- What happens to the body as a result of exposure to extreme heat?
People suffer heat-related illness when the body's temperature control system is overloaded. The body normally cools itself by sweating. But under some conditions, sweating just isn't enough. In such cases, a person's body temperature rises rapidly. Very high body temperatures may damage the brain or other vital organs. Several factors affect the body's ability to cool itself during extremely hot weather. When the humidity is high, sweat will not evaporate as quickly, preventing the body from releasing heat quickly. Other conditions that can limit the ability to regulate temperature include old age, youth (age 0-4), obesity, fever, dehydration, heart disease, mental illness, poor circulation, sunburn, and prescription drug use and alcohol use.
- Who is at greatest risk for heat-related illness?
Those at greatest risk for heat-related illness include infants and children up to four years of age, people 65 years of age and older, people who are overweight, and people who are ill or on certain medications.
- What is heat stroke?
Heat stroke is the most serious heat-related illness. It occurs when the body becomes unable to control its temperature: the body's temperature rises rapidly, the sweating mechanism fails, and the body is unable to cool down. Body temperature may rise to 106°F or higher within 10 to 15 minutes. Heat stroke can cause death or permanent disability if emergency treatment is not provided.
- What are the warning signs of a heat stroke?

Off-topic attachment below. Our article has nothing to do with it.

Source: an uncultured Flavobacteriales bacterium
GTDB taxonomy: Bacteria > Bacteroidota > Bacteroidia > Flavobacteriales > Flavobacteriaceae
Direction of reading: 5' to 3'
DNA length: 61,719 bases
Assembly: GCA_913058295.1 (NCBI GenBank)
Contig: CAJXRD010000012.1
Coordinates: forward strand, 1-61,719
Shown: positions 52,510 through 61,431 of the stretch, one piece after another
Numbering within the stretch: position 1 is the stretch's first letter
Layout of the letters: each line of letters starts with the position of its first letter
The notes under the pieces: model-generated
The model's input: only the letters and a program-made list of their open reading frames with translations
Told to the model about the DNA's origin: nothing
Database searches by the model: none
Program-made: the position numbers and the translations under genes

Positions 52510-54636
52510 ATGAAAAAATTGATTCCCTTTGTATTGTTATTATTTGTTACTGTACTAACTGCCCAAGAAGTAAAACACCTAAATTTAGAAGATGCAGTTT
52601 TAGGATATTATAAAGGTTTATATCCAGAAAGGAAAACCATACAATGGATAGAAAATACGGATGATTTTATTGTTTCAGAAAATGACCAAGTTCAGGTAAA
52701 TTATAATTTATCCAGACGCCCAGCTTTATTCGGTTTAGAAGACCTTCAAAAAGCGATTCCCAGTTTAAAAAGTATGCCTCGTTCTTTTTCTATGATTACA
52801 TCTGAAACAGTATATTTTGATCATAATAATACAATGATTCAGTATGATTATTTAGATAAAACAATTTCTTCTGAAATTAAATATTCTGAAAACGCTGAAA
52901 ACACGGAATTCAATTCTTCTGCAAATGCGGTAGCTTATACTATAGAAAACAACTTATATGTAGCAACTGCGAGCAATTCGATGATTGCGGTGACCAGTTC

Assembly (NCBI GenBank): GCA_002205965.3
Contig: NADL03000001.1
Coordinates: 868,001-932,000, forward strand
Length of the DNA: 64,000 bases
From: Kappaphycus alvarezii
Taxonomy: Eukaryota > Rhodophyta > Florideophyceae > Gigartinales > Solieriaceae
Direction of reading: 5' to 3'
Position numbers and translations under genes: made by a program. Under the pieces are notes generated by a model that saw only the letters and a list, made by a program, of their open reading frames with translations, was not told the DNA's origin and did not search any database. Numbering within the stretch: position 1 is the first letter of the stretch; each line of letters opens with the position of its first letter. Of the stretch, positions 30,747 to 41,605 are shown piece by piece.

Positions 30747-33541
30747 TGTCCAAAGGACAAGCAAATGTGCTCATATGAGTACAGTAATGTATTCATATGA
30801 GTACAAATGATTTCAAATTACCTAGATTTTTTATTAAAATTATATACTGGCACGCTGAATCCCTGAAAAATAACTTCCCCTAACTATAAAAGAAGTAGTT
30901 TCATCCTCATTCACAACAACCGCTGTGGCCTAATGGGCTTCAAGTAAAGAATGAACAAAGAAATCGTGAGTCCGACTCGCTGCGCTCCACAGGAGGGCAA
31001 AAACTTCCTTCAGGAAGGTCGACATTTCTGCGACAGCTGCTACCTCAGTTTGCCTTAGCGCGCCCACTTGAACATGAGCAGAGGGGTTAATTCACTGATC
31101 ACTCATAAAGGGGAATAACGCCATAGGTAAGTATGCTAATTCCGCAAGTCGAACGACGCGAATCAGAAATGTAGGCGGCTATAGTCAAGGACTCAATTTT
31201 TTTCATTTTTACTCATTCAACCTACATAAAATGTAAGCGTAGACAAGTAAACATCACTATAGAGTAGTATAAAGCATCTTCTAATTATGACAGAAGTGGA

Warning signs of heat stroke vary but may include the following:
- An extremely high body temperature (above 103°F)
- Red, hot, and dry skin (no sweating)
- Rapid, strong pulse
- Throbbing headache
- Get the victim to a shady area.
- Cool the victim rapidly, using whatever methods you can. For example, immerse the victim in a tub of cool water; place the person in a cool shower; spray the victim with cool water from a garden hose; sponge the person with cool water; or if the humidity is low, wrap the victim in a cool, wet sheet and fan him or her vigorously.
- Monitor body temperature and continue cooling efforts until the body temperature drops to 101-102°F.
- If emergency medical personnel are delayed, call the hospital emergency room for further instructions.
- Do not give the victim alcohol to drink.
- Get medical assistance as soon as possible.
- Heavy sweating
- Muscle cramps
- Nausea or vomiting
- The skin may be cool and moist. The pulse rate will be fast and weak, and breathing will be fast and shallow. If heat exhaustion is untreated, it may progress to heat stroke. See medical attention if symptoms worsen or last longer than one hour.
- Drink cool, nonalcoholic beverages.
- Take a cool shower, bath, or sponge bath.
- Seek an air-conditioned environment.
- Wear lightweight clothing.
- Stop all activity and sit quietly in a cool place.
Drink clear juice or a sports beverage.
- Do not return to strenuous activity for a few hours after the cramps subside because further exertion may lead to heat exhaustion or heat stroke.
Seek medical attention for heat cramps if they do not subside in 1 hour